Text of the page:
Jonah is high-fiving E, one of the kick-ass caregivers; she keeps track of all his records and she advocates, smiles, hugs, and is generally awesome.  Plus she and J drive him to and from many doctor appointments.    Here they are at Jonah’s recent glaucoma doc.

I took this (nothing really happens) video sitting next to Jonah in the backseat of car ride.  You can see how all around his lips are chapped (we took care of that in a few days with some Burt’s Bees) and he is rhythmically rocking to some Top-40 song Andy has on the radio she said disdainfully.  I like when he gets all smiley and turns toward the window.  By the end he reminds me of Carl from Slingblade.


Manzo likes to be inside boxes and bags.  The bag is appropriately from the World Wildlife Foundation. <– Just as I typed that M opened the door to let Jack out and Manzo scooted out as well, jumping the fence into our next door neighbor’s yard immediately.  I am trying not to panic because I know we can’t catch him if he doesn’t want to be caught, and it’s cold out so he should come back in.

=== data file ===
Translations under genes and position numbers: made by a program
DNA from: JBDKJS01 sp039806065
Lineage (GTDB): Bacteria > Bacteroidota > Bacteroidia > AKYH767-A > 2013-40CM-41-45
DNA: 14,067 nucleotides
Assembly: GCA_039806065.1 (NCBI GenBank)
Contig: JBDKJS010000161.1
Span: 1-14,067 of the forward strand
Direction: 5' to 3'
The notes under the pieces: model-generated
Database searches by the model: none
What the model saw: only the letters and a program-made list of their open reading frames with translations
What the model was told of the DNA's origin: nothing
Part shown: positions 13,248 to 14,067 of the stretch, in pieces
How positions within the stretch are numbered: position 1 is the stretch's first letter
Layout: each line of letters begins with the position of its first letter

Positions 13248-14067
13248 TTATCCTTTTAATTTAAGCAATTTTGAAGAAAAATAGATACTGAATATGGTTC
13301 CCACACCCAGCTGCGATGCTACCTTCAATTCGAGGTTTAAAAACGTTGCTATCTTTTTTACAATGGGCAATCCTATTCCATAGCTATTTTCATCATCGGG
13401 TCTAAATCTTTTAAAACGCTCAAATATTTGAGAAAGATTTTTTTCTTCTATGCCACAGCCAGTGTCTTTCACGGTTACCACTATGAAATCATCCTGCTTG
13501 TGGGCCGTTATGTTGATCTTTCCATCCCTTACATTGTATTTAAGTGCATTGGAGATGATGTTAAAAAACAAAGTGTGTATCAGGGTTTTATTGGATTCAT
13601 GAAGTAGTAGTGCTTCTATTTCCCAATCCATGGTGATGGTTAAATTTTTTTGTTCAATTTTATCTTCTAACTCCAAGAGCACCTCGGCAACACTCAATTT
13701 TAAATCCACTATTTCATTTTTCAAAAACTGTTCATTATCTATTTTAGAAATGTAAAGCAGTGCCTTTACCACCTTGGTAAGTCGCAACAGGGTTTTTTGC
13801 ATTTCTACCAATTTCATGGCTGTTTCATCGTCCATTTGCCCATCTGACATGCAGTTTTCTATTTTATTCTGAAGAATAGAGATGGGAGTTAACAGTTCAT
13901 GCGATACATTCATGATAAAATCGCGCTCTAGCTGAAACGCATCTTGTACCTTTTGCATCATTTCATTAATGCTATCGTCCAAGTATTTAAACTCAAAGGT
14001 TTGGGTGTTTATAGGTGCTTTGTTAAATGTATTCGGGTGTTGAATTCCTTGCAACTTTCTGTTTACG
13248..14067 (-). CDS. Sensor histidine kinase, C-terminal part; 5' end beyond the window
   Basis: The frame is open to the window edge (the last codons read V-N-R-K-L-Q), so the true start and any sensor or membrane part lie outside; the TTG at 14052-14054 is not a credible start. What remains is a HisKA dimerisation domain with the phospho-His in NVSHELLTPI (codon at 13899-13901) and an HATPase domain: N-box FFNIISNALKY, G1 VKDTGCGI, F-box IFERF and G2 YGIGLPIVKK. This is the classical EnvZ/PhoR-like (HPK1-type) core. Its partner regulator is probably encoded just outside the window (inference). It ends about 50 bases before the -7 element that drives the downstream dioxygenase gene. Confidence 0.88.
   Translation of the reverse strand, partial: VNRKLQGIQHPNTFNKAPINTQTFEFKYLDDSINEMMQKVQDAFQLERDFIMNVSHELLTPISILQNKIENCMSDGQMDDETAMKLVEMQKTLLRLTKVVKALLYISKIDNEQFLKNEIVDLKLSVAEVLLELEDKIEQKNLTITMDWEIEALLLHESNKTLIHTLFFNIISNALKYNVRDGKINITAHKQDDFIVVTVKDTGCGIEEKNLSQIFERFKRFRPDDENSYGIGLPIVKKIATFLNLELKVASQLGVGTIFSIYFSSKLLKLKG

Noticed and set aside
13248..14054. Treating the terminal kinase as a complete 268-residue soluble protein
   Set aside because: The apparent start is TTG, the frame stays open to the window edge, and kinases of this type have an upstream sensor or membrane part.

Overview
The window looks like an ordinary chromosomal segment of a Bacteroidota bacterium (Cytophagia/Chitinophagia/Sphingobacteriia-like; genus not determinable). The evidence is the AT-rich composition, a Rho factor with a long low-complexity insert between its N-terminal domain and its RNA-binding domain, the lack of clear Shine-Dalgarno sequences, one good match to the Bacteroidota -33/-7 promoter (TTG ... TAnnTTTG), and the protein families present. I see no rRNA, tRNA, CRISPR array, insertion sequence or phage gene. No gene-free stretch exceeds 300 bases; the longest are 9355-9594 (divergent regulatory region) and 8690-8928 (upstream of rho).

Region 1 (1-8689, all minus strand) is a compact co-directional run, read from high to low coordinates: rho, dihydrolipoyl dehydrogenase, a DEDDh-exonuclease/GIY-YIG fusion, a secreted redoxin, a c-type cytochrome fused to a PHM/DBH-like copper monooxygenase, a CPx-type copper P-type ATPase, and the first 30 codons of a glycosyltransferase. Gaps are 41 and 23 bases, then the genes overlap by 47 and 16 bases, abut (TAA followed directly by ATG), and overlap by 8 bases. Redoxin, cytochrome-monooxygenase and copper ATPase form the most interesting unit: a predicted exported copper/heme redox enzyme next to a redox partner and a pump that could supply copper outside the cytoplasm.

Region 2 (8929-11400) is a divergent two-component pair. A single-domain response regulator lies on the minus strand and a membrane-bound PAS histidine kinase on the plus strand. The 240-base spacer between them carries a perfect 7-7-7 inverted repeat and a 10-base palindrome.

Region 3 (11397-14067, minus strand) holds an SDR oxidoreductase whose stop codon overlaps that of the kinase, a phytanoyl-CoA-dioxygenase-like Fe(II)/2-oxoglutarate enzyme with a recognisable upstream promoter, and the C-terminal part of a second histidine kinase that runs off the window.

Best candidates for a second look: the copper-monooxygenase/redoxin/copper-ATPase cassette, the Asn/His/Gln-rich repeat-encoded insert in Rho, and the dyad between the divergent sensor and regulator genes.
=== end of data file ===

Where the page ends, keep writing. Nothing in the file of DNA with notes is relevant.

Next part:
Damn it though.

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Dear Boo,

Mama is so sorry, sweet angel, but it looks like you are going to need another eye surgery, and soon.  See, the one they would normally do requires the patient to avoid touching the eye for two weeks, and we know you can’t do that, and we can’t explain it to you, so we have to try something else, and these laser eye surgeries are the something else.

This might not even be the last surgery.  The surgeries aren’t helping so far, and what we’re trying to do is make sure you can continue to see.